There is only one thing Nibbles the guinea pig loves more than soccer:  dandelion leaves!  Everyone in the town of Dandeville loves dandelion leaves just as much as Nibbles.  So what is a guinea pig to do when the population of dandelion leaves dwindles down to almost nothing?  Pay lots of money for just a few leaves?  Eat cabbage instead?  Cabbage-and-broccoli quiche just doesn’t have the same delicious ring to it…

The day Nibbles discovers one last dandelion leaf outside his window, he must make a very important decision.  Should he eat it all by himself?  Or should he think a little harder?  Nibbles goes to the library and finds information about dandelions.  He shields the dandelion, waters it, and picks off bad bugs.  He is so patient that even when his dandelion is perfectly blooming, he doesn’t eat it.  Instead, when the dandelion goes to seed, he climbs the highest hill and blows the seeds out across Dandeville.  Soon, fresh leaves begin to sprout and the sound of eating again fills the town.  But does Nibbles go back to life as normal, or does he try something new?

Curriculum Connections:

Nibbles deals with sustainability through brief looks at economics (the price of dandelions goes through the roof  when the number dwindles), social justice (Nibbles finds a solution that works to provide food to all guinea pigs), and the environment (Nibbles protects the plant so it can go to seed and grow again).

Students can look at resources in their local community and environment, and think about ways to protect those resources for others in the future. For younger students, taking care of trees or gardens, growing food for others, and exploring the role of farmers would help bring the idea from book to practice.  Nibbles is one “person” who makes a big difference by doing the responsible thing.

Older students can expand upon the intersections between environment, economy, and social justice, and explore those relationships further by looking at fuel consumption, mining, and practices that utilize our natural resources.  How does the cost of dandelions change when supplies dwindle?  How can we make sure to plan our resources for future use?  What happens if the cost of heating homes sky-rockets and not everyone can afford it?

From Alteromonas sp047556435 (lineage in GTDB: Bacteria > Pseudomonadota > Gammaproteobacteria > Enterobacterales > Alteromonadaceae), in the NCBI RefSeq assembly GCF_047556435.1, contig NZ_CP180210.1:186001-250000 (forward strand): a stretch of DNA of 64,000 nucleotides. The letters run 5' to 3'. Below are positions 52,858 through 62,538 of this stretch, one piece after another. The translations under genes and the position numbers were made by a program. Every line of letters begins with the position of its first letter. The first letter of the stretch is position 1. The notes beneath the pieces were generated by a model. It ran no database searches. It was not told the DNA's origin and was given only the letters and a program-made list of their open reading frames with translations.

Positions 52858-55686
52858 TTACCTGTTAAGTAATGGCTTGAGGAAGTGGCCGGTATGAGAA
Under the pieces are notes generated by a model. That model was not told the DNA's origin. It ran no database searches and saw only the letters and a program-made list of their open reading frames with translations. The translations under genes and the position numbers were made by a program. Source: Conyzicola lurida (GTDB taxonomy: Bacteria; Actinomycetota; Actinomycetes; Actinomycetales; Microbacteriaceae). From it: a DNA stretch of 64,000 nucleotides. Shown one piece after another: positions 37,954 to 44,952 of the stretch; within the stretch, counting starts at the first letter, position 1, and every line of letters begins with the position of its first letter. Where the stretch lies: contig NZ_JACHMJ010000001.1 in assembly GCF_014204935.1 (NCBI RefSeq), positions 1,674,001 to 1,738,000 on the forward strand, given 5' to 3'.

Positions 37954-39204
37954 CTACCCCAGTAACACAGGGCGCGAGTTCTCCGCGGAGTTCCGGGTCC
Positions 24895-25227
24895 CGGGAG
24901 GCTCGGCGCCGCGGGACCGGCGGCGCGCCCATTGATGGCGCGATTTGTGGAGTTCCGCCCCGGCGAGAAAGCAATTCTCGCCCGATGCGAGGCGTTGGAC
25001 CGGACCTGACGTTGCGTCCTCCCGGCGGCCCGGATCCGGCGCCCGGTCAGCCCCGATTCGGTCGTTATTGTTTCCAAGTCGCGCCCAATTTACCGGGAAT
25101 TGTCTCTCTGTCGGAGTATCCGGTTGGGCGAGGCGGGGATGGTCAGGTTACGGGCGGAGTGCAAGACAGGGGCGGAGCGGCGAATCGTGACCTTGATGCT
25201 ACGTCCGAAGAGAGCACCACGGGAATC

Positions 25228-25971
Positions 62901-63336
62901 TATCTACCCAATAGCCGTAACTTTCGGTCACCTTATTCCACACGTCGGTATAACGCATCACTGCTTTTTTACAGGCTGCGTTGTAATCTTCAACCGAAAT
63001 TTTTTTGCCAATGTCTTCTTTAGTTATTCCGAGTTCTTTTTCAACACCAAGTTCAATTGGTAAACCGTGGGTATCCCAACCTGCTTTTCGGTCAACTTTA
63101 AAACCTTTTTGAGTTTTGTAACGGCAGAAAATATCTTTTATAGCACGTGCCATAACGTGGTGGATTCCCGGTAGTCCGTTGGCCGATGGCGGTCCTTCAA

So – how can we best take care of our last remaining “dandelions?”  This book gives a few answers, but an even bigger opportunity for conversations.

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Read for Sustainability

Welcome to the Read for Sustainability book blog!

What is this blog all about?

This blog exists to share children’s books that focus on the big ideas of sustainability –  for students, teachers, parents, and experts in the field.

Books are amazing objects that transcend their physical beings of paper and board.  They build empathy, expand knowledge and deepen understanding.  They are inspiring, thought provoking, and (most of all) fun to escape into.

Who writes the blog?

This site is written and maintained by Susanna Paterson, the librarian at the Sustainability Academy which is a K-5 magnet school in Burlington, VT.   At the Sustainability Academy,  our mission is to teach all students through the lens of sustainability.  We work with partners, such as the Sustainable Schools Project through Shelburne Farms, to further this goal.

This includes using a wide variety of resources to teach literacy, science, history, and other subject matters that connect with our specific curriculum and location.  While our school works with K-5 students, the books posted here will be meant for a variety of ages and maturity levels.

Please reply to blog posts with your own suggestions and thoughts about the books, keeping in mind that this site is part of our school community, and that we believe respectful discussion is of the highest importance.

It will be updated periodically with new books, and every attempt will be made to tag and categorize books in the most helpful way.